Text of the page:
Old school taxonomy based most species vs subspecies distinctiveness on phenotype (overall appearance) versus genetics and behavioral differences. Relooking at subspecies and discovering species, with a new eye, is showing some animals that were formerly classified as subspecies are more widely separated than at first recognized.
There are many species out there, yet to be discovered. It is a status quo point of view to think otherwise.
The Economist/WSJ stances almost sounds as if it fosters the slippery slope to mistruths, in which, if we support their view, declaring some subspecies are species is “diluting the perception of scarcity,” and therefore these findings should be editorially hidden. Does not science and truth suffer in such a political expunging of the reality of the situation?
As opposed to being an enlightened article, “Species Inflation May Infect Over-Eager Conservationists” turns out to be another limited political consideration of the reality that new species – megafauna and otherwise – are being discovered daily, due to the rapidly increasing exploration of our World – on both macro and micro levels.
The Economist article, in essence, is an argument for remaining in the Dark Ages of Taxonomy.
Is this a good recent example of a new discovery that apparently The Economist/WSJ would have us ignore?
The new monkey – shown at the top – was discovered in Tanzania and announced in May 2005. It was at first called the highland mangabey, but now is known as kipunji, for it is more closely related to baboons than to mangabey monkeys. According to Science, this monkey originally was given the scientific name Lophocebus kipunji, has since had to be re-named Rungwecebus kipunji, for it was a new genus discovered. It is the first new genus of a living primate from Africa to be identified in 83 years, and the first monkey identified in the African rainforests in 20 years. And yes, it is endangered.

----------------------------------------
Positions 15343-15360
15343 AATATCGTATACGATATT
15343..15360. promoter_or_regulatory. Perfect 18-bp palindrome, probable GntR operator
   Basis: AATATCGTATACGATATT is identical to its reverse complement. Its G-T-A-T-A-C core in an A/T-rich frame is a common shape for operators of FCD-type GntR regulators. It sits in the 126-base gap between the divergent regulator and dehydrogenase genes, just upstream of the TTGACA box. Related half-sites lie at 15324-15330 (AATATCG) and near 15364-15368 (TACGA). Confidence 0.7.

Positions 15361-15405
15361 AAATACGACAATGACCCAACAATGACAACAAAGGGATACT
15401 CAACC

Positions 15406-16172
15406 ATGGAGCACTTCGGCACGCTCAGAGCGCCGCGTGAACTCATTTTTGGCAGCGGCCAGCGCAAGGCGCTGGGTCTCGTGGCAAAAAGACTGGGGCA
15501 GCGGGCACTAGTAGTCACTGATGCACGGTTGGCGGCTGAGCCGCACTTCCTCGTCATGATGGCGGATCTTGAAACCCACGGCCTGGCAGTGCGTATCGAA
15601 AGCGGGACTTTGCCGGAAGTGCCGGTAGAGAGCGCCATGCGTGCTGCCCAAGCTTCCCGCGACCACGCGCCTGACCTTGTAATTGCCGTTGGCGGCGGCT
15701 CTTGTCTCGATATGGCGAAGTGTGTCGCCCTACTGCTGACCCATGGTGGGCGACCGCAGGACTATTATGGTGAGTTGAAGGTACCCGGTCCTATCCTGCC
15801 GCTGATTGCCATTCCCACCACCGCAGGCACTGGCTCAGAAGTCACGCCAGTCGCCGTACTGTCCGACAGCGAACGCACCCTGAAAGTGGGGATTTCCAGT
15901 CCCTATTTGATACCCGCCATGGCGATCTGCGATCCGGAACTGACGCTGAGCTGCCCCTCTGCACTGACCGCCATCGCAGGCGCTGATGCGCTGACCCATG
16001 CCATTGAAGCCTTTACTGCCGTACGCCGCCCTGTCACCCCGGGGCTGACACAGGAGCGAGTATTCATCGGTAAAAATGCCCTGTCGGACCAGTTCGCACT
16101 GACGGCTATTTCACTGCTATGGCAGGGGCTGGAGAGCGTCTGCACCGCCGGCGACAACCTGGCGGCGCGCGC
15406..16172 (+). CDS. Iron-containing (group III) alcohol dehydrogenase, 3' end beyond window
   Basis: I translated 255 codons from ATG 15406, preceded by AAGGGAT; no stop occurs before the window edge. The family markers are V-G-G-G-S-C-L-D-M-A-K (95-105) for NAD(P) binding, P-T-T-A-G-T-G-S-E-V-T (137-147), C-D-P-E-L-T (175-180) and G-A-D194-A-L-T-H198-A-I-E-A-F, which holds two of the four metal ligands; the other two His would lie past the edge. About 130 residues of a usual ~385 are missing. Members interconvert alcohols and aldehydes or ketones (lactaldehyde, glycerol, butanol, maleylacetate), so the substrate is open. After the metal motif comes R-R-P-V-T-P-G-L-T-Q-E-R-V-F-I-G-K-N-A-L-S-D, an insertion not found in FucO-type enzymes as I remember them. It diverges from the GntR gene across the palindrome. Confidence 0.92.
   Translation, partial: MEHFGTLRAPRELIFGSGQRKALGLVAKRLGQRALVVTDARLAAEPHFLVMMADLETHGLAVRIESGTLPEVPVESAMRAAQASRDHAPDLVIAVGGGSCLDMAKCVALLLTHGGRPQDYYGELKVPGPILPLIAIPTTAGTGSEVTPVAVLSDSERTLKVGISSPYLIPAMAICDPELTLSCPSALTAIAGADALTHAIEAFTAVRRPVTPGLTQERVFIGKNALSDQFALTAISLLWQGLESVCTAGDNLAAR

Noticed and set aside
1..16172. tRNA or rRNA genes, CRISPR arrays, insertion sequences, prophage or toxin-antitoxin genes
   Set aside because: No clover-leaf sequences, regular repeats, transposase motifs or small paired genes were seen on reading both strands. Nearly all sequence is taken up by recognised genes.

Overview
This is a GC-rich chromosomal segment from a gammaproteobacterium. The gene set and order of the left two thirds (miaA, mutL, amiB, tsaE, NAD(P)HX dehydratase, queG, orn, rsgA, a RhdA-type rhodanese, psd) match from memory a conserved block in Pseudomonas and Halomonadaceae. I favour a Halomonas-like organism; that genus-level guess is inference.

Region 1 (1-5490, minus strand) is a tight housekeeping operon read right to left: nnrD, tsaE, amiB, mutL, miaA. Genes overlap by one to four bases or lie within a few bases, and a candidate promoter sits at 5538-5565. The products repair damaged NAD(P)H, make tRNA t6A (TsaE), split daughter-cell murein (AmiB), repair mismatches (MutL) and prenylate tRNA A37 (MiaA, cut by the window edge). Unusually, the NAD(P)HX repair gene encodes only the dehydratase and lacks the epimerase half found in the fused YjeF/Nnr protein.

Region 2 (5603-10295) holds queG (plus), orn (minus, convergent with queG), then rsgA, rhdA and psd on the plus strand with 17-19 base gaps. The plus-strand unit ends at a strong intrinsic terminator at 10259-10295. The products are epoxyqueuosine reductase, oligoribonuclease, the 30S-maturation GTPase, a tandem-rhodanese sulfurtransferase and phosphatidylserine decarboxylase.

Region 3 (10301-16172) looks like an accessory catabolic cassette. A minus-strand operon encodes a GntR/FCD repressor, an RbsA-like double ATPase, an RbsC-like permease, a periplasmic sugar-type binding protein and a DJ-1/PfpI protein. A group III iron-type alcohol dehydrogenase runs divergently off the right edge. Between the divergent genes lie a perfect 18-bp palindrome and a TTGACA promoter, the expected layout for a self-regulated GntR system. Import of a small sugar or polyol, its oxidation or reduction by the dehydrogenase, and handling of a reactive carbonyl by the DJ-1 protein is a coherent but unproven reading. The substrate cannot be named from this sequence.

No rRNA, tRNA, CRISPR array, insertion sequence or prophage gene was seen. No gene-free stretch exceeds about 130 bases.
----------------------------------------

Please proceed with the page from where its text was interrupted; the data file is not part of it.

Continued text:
Loren Coleman is one of the world’s leading cryptozoologists, some say “the” leading. Certainly, he is acknowledged as the current living American researcher and writer who has most popularized cryptozoology in the late 20th and early 21st centuries. Starting his fieldwork and investigations in 1960, after traveling and trekking extensively in pursuit of cryptozoological mysteries, Coleman began writing to share his experiences in 1969. An honorary member of Ivan T. Sanderson’s Society for the Investigation of the Unexplained in the 1970s, Coleman has been bestowed with similar honorary memberships of the North Idaho College Cryptozoology Club in 1983, and in subsequent years, that of the British Columbia Scientific Cryptozoology Club, CryptoSafari International, and other international organizations. He was also a Life Member and Benefactor of the International Society of Cryptozoology (now-defunct). Loren Coleman’s daily blog, as a member of the Cryptomundo Team, served as an ongoing avenue of communication for the ever-growing body of cryptozoo news from 2005 through 2013.